Several years ago I first heard of the venerable Bede. I picked up a copy of his history of the English church. I have read it at least once. I forgot how many times I have re-read bits and pieces of it. I have forgotten more about Bede than I care to share. I was quite surprised, and then, very, very elated to find several pages on Bede in Michael Pye's The Edge of the World, c. 2015.

No doubt others have figured all this out about Bede, but Pye does an incredible job of telling us what Bede figured out on his own. Bede was writing in the 7th century. In some respects, he was probably as good a scientist as Aristotle, the first scientist.

Bede figured out that the tides were influenced by the moon; to know this, Bede had to "know" that the earth was round (it was not until 1492 or some years after that, that the fact the earth was round was accepted by most -- not all -- some Flatlanders are said to still exist among us).

He also was the first to realize that a better calendar was needed if Christians were going to be able to predict when Easter would fall around the world. To do this, he had to "find names for years in the future, something which neither Germans nor Romans did: they both named years after the king, emperor or consul in power at the time, so that Bede's own monastery was begun in the twenty-ninth year of the reign of King Ecgfrith rather than what we know as 674 CE. He used thought and facts to solve an immediate problem..."
For centuries his work was mined for astronomical information. When it was finally printed and published eight centuries later -- in Basle in 1529 and then in Cologne in 1537 -- it was not out of antiquarian interest. It still had immediate, practical value, despite the need for notes to explain all the difficult bits. 
Indeed, his work has often survived better than his reasons for doing it. We still date events from the 'year of our Lord', Annus Domini, the year of Christ's birth; that was Bede's invention -- part of his solution to the problem of the calendar.

Christianity was only just growing out of its eschatological phase, when the world was expected to end an day, and Bede wanted to rewrite world history and its ages to prove that the world still had a long time to live. He wanted to place himself in time, past and future, and in doing so he built the Western calendar as we know it.
A Note To The Granddaughters

In the above note on Bede, I mentioned Basle (Switzerland) and Cologne. I have fond memories of both cities. Remind me, and I will relate those stories later, but not enough time now. 

Russia's Biggest Military Offensive Since The Cold War -- October 20, 2016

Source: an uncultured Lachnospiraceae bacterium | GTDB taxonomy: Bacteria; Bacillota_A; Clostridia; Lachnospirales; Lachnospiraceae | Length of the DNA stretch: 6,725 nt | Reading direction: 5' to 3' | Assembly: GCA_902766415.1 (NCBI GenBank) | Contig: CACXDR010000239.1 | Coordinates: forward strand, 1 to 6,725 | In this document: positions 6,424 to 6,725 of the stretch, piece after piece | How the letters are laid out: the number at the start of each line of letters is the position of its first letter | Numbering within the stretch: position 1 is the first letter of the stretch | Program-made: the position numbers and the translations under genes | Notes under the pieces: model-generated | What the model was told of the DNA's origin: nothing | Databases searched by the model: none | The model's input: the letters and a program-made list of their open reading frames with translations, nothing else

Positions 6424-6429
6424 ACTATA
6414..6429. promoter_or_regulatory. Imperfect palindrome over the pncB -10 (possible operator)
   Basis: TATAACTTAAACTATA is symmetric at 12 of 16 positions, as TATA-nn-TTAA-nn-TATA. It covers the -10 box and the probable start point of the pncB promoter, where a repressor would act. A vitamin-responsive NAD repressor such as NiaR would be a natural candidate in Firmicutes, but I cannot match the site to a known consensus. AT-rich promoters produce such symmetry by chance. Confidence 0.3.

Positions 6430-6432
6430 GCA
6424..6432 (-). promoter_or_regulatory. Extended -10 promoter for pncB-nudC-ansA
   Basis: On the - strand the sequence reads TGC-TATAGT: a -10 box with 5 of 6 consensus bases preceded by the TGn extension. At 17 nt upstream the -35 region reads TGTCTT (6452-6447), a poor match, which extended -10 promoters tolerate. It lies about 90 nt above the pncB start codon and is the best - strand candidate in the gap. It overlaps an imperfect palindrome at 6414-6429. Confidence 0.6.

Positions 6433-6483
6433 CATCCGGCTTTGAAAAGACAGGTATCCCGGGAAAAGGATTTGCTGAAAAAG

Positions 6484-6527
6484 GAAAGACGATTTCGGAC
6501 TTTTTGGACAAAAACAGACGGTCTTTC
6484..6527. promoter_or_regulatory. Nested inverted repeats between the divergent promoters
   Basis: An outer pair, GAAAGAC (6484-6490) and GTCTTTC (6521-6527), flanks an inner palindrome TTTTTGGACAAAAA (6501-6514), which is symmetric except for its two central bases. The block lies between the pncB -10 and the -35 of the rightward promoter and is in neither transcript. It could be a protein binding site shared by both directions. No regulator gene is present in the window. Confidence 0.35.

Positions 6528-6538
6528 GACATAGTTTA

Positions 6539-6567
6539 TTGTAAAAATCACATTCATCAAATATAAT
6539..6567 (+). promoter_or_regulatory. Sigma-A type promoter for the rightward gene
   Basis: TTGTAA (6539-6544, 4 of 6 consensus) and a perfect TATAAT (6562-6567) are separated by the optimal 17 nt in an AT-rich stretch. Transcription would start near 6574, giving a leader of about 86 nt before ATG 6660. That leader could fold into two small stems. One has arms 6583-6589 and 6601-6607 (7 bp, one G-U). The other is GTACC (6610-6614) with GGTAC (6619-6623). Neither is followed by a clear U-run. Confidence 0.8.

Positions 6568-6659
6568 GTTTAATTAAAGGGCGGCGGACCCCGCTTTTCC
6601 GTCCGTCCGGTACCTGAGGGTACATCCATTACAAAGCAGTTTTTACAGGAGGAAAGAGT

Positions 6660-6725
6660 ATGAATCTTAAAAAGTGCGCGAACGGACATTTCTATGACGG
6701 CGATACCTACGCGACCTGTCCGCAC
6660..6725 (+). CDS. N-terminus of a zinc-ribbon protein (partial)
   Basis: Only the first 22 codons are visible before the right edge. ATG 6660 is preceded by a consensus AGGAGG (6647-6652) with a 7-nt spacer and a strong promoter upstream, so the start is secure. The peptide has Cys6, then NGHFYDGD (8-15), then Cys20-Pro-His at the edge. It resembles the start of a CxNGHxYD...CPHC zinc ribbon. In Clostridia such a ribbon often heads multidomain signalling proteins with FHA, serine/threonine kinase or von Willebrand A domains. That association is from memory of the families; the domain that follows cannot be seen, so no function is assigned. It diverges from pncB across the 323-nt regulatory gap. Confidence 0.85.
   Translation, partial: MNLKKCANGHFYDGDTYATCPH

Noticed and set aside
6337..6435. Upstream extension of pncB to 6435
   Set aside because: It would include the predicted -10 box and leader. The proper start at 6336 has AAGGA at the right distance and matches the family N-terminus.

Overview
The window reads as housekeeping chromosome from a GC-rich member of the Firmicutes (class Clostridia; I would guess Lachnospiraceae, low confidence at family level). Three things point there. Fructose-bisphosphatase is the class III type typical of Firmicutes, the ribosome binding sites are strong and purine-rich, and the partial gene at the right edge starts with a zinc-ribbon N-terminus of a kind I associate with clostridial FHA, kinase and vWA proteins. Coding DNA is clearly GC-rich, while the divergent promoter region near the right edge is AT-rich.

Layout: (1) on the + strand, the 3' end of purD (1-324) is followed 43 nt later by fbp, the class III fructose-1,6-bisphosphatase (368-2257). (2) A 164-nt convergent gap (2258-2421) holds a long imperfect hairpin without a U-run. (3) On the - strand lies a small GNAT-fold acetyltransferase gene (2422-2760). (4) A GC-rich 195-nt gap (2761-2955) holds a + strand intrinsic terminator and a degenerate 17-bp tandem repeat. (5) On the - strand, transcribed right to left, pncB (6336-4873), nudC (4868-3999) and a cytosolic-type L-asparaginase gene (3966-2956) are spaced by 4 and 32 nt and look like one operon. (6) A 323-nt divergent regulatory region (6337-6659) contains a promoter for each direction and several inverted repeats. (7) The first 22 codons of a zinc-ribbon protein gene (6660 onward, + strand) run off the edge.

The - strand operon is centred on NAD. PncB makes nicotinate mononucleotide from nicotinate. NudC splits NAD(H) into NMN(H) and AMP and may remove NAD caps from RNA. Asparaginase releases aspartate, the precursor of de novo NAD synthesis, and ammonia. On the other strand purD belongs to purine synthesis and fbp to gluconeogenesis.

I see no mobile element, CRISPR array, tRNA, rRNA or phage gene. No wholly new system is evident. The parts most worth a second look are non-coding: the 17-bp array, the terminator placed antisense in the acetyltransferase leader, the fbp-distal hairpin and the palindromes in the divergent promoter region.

Americans are pre-occupied with:
  • the presidential election;
  • NFL ratings; and,
  • whether their malls will be open on Thanksgiving.
Meanwhile, Russia is said to be launching biggest military offensive since the Cold War -- The [London] Telegraph.

The warning is not from a blog or from a newspaper but from NATO:
Russia has begun its biggest surface deployment since the end of the Cold War as it aims to effectively end the war in Syria on the eve of the US election, Nato officials warned last night.
Purpose? According to western intelligence:
The Kremlin is sending the full might of its Northern Fleet and part of the Baltic Fleet to reinforce a final assault on the city of Aleppo in a fortnight, according to Western intelligence. The final bombardment is designed to shore up the Assad regime by wiping out rebels – paving the way for a Russian exit from the civil war.
This is not simply an a/c carrier group. It is the nation's entire Northern Fleet and much of the Baltic Fleet in the largest surface deployment since the end of the Cold War
The additional military firepower is designed to drive out or destroy the 8,000 rebels in Aleppo, the only large city still in opposition hands, and to allow Vladimir Putin, the Russian president, to start a withdrawal.

Exxon's CEO Comments Not Good News For Saudi Arabia -- October 20, 2016

Reported earlier:
Saudi Arabia to offer international investors $17.5 billion in bonds: Gulf countries are increasingly raising funds through international markets -- The Wall Street Journal
Saudi Arabia plans to raise up to $17.5 billion by selling bonds for the first time to international investors this week, two people aware of the transaction said Wednesday.
The kingdom also tightened its pricing guidance for the potential multi-tranche issue, which along with the estimated issue size reflects a strong appetite for the potential issue, bankers say.
For the five-year tranche, Saudi Arabia said it would pay around 1.4 percentage points above U.S. Treasurys, compared with an initial guidance of around 1.6 percentage points above U.S. Treasurys.
Reported earlier:
Data points at Bloomberg: